b) The Guests of the Auguste Victoria Foundation

From its opening in April 1910 until July 1914 there were generally few guests staying at the AVF guesthouse. The head of the Lutheran Church of the Redeemer and Sister Theodore reported on several occasions that the number of visitors was small and that the guesthouse was not being used to its full potential because of the inconvenience caused by ongoing construction work.[29] In 1912 Sister Theodore reported that the British appreciated the AVF's comfortable accommodation more than the Germans. As the guests comprised mainly Jews, Arabs, and the British, she came to the conclusion: "… foreigners trust us more than the Germans who do not react in a very friendly manner towards us, excepting a few."[30] In January 1913, she interpreted the hesitation and resentment of the Germans as mistrust of the new Protestant Foundation.[31] Competitiveness between the different Protestant organizations in Jerusalem might also have been a cause. Gradually the German Protestants of Palestine came to accept the new institution on the outskirts of the city. Deaconesses came for relaxation and recuperation. Groups from the Syrian Orphanage and members of the Temple Society[32] took day trips there.[33]

All in all, the guests at the AVF were a colorful bunch. Arabs, Jews, Turks, Americans and British liked to lodge and celebrate there. The visitors represented many different religions and nations and professions: an English minister, two English archaeologists, a pastor’s wife from Bethlehem, a German lady recovering from a serious disease, deaconesses from Jerusalem, an elderly English bishop, the American Consul and his wife, the director’s wife from the American Colony[34] and the Provost’s wife Mrs. Jeremias. A Jewish lawyer and his family also stayed at the guesthouse. A malaria committee from Germany was scheduled to come for a certain period of time.[35] In 1912 a Turkish doctor from Constantinople intended to visit the AVF guesthouse with his two wives. In the end he cancelled his trip, relieving Sister Theodore of a moral dilemma; a husband with two wives would have disturbed the European ambience.[36]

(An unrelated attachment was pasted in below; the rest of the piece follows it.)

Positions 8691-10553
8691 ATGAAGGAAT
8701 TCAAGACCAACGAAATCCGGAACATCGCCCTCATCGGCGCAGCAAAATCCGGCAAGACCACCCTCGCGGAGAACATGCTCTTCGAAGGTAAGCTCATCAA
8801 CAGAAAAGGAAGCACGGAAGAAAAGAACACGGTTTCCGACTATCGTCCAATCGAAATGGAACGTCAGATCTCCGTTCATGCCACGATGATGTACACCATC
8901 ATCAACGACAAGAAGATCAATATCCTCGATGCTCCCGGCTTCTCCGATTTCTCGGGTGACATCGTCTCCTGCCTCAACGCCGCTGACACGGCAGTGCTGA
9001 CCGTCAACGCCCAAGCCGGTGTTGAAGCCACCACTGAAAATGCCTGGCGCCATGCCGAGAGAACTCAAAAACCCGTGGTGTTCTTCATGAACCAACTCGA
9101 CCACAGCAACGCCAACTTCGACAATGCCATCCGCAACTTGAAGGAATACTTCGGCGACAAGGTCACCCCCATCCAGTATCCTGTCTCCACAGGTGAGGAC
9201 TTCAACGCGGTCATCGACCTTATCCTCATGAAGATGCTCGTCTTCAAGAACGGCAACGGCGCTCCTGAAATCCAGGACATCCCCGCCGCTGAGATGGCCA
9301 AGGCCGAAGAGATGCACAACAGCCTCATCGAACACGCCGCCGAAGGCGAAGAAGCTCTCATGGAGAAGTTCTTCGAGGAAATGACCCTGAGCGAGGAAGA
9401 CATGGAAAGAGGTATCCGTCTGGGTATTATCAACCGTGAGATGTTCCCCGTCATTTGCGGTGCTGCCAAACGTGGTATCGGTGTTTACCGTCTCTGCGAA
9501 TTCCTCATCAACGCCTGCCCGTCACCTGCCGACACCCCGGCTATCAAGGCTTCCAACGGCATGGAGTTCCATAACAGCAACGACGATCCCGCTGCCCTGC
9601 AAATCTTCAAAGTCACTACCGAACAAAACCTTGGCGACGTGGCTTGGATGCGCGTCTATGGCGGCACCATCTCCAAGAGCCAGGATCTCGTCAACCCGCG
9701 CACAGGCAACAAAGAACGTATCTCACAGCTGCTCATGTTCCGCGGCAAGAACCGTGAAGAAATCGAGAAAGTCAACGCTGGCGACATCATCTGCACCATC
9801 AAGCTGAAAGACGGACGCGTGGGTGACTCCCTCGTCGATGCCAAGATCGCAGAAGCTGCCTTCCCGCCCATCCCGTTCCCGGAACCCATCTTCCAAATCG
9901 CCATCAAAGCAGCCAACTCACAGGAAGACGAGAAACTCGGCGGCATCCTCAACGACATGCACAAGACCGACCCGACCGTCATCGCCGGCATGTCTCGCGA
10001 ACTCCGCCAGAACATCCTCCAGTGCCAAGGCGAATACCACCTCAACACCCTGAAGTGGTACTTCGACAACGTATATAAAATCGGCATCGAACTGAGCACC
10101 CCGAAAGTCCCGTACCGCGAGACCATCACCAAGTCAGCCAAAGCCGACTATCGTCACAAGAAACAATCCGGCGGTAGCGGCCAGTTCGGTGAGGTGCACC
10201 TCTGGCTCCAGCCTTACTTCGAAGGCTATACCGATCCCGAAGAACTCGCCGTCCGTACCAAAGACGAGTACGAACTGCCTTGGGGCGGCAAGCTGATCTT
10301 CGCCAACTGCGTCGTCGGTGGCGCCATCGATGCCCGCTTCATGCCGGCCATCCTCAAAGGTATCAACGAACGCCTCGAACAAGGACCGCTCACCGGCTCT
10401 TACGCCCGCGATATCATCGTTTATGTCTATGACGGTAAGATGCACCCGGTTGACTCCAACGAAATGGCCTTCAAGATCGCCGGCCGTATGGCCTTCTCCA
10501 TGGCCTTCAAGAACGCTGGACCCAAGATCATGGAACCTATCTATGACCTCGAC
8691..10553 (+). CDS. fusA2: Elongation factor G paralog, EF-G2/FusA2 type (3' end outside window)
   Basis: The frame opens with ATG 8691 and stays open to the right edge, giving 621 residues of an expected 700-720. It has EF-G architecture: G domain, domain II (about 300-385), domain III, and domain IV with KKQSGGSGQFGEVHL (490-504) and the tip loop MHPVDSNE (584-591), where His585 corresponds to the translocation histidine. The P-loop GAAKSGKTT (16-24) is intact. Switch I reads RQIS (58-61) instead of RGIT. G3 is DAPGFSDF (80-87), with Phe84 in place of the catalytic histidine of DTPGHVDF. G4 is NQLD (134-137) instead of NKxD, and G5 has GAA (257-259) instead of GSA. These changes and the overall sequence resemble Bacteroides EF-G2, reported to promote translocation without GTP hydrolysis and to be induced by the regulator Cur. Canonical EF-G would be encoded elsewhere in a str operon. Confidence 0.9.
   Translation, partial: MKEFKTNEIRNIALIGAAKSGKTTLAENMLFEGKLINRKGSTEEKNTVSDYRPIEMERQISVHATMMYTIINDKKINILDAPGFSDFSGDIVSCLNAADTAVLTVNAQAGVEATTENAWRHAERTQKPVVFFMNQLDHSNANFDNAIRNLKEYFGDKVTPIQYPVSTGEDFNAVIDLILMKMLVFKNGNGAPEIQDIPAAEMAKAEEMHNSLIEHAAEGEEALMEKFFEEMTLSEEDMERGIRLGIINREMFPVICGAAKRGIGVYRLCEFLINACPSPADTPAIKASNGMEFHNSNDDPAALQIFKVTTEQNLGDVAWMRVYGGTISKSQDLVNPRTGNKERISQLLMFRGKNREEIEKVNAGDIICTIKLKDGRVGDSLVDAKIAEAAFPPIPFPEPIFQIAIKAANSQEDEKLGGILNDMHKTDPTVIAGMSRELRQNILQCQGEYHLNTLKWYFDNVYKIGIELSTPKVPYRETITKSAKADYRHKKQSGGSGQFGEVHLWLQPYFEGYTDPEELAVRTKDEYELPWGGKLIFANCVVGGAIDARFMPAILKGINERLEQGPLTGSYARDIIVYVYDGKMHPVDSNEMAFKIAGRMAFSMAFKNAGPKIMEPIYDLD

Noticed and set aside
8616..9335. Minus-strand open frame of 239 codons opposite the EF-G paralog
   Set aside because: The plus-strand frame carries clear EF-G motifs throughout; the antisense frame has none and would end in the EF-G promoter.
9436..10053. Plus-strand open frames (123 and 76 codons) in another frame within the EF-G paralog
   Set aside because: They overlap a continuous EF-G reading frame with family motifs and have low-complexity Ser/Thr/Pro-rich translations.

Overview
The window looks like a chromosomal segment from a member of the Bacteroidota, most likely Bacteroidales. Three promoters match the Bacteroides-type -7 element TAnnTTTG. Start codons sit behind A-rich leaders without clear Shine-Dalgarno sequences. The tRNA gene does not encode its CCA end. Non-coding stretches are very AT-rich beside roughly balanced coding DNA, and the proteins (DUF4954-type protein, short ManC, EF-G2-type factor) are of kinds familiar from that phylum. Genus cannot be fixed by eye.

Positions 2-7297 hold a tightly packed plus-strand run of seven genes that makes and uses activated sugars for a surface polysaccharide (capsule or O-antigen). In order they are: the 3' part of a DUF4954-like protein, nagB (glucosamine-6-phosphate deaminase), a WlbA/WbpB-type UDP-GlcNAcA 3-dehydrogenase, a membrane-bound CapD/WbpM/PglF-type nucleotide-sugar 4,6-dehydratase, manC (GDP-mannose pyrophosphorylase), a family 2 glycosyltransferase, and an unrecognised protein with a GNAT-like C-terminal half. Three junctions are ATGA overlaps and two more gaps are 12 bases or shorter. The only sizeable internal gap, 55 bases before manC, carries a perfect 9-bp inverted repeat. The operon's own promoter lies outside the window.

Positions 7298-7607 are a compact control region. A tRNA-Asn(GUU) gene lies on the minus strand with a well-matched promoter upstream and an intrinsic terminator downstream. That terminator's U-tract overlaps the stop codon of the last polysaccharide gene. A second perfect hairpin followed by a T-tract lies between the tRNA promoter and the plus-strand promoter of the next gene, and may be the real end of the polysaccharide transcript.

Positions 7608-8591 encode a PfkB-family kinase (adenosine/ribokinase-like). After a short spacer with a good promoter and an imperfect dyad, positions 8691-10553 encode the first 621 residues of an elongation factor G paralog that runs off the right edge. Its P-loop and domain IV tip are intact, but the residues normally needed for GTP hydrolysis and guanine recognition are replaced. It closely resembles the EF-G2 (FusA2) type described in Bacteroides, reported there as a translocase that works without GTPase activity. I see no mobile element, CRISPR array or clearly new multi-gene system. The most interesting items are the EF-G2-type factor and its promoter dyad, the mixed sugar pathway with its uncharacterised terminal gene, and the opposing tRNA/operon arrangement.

Various festivities took place at the AVF including the wedding of Jerusalem’s mayor in 1912. The majority of the wedding guests belonged to government circles. After the wedding ceremony, a banquet was held with many European ladies in attendance; however, the mayor’s wife, his sister, his sister-in- law, and about twenty women friends had to eat separately in the reading room as Arab women were not allowed to participate in mixed festivities. Sister Theodore was charged with meeting visitors' expectations and making suitable arrangements.[37] In 1915, the anniversary of the Sultan’s accession to the throne was celebrated in the garden of the Foundation.[38] On another occasion the Governor of Jerusalem gave a banquet in the AVF's banquet hall with one hundred and fifty guests in attendance, including the Governor’s employees and friends, consuls of different nationalities, and Arab sheikhs. It was reported to be an amazing sight, with guests arriving at the main entrance and being welcomed by the Governor. The sheikhs, wearing beautifully decorated clothes and bearing weapons, arrived at the Mount of Olives on horseback.[39]